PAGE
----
It is the relations of production and the control by private monopoly capital interests that is the cause of the crisis in steel and the fact that the government has continued to wash its hands of responsibility for the steel industry and has allowed this situation to go from one crisis to another since it was privatised in the 1980s. With the present massive closures of steel production in Britain, the costs of closure will be much greater than the amount required to invest in the industry in the long term. By not taking up its responsibility the government will wipe out modern fixed assets of the steel
industry. It will cost the communities hundreds of millions of pounds sterling in lost productive capacity. Unemployment and redundancy further fuel the crisis in the British economy and further decimate whole towns and communities.

The necessity is for a change in this direction, for a sustainable economy where the steel industry supports and complements the social economy and develops mutually beneficial trade with peoples of other countries. This is the way forward. The working class has to be in the driving seat of this new direction to make this alternative happen. The working class movement must continue to assert that public right must prevail over monopoly right. In other words, the demand for investments in the steel industry must come from the perspective of the steelworkers and the people themselves gaining control over the industry and its direction and increasingly limiting the control of the monopoly elite. The steel workers must continue to make their voice heard for their alternative build the Workers' Opposition in the space that has opened up with the anti-austerity opposition and demand a pro-social and anti-war government. The necessity of the time is to continue to build their resistance to the anti-social offensive, hold the government to account, and take up the fight for the alternative.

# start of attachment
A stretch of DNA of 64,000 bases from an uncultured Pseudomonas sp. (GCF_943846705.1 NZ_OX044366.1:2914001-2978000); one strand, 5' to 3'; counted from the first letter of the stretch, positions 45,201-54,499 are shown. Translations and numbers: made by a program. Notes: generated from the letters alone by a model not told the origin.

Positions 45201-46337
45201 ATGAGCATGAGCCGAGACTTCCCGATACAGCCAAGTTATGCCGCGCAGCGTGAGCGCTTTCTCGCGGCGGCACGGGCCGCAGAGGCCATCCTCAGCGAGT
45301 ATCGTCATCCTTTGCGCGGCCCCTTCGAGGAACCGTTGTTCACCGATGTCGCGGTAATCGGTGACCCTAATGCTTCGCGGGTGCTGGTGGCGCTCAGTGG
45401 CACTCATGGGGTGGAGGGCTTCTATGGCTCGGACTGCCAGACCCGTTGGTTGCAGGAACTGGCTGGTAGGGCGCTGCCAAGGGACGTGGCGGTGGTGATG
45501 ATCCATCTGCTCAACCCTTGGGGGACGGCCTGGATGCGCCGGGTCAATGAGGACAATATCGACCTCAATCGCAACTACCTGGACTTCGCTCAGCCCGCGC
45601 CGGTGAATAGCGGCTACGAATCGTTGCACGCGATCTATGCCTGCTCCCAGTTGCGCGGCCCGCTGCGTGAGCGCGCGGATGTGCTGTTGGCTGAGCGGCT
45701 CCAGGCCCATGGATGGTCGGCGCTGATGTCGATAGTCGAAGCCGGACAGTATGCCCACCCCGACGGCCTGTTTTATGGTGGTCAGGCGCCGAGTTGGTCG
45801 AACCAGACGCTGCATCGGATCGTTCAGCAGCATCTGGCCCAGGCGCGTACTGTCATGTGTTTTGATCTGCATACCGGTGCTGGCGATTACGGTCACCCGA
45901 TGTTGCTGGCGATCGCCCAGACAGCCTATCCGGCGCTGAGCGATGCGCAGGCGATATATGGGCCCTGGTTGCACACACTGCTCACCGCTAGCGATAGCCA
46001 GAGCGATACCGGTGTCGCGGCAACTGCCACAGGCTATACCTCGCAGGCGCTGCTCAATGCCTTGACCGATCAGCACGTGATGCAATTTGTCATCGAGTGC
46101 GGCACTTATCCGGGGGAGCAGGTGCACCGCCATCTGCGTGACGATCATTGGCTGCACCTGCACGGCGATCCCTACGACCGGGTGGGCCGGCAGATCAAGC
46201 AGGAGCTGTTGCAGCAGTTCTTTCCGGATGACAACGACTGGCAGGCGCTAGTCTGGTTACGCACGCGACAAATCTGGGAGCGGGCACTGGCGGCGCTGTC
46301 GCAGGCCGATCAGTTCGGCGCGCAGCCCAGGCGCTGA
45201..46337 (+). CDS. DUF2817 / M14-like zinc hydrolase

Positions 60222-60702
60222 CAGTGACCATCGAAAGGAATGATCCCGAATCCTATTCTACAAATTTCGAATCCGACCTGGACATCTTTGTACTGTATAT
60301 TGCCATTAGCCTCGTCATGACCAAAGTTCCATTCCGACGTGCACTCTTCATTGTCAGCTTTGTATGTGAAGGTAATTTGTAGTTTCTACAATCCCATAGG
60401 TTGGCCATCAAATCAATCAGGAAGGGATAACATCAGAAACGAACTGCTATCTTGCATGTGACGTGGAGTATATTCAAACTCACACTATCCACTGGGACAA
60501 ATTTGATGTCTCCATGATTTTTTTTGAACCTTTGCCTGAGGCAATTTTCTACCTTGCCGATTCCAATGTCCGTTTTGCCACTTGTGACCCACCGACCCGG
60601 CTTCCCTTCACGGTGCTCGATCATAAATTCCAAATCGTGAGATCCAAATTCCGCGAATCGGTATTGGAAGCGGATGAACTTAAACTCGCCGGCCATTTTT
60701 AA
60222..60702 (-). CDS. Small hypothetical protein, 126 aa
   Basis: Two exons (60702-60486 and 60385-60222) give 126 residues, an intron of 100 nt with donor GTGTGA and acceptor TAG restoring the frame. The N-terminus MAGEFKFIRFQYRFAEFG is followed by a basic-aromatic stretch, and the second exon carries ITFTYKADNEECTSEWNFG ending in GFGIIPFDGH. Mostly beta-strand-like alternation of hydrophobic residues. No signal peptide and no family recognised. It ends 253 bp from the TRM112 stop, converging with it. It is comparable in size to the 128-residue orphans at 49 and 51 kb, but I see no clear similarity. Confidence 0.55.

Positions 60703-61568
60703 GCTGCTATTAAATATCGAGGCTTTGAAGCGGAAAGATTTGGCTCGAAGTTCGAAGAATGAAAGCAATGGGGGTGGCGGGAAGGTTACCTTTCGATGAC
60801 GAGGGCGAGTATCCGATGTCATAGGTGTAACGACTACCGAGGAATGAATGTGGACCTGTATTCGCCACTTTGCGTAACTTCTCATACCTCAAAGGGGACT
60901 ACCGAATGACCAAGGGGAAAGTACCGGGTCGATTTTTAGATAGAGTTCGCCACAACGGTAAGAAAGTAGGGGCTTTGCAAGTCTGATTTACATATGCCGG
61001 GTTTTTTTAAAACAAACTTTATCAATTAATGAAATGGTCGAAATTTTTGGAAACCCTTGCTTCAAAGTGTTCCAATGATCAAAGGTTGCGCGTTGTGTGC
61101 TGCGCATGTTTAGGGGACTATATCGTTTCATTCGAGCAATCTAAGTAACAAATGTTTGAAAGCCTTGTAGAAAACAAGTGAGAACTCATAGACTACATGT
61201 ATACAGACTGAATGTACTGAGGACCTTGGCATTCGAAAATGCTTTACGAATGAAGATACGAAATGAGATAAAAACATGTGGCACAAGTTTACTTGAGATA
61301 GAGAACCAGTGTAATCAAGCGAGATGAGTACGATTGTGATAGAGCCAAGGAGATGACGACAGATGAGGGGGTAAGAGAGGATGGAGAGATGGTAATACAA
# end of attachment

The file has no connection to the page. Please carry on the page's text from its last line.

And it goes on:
1 Motion for debate

The following motion had been tabled for debate: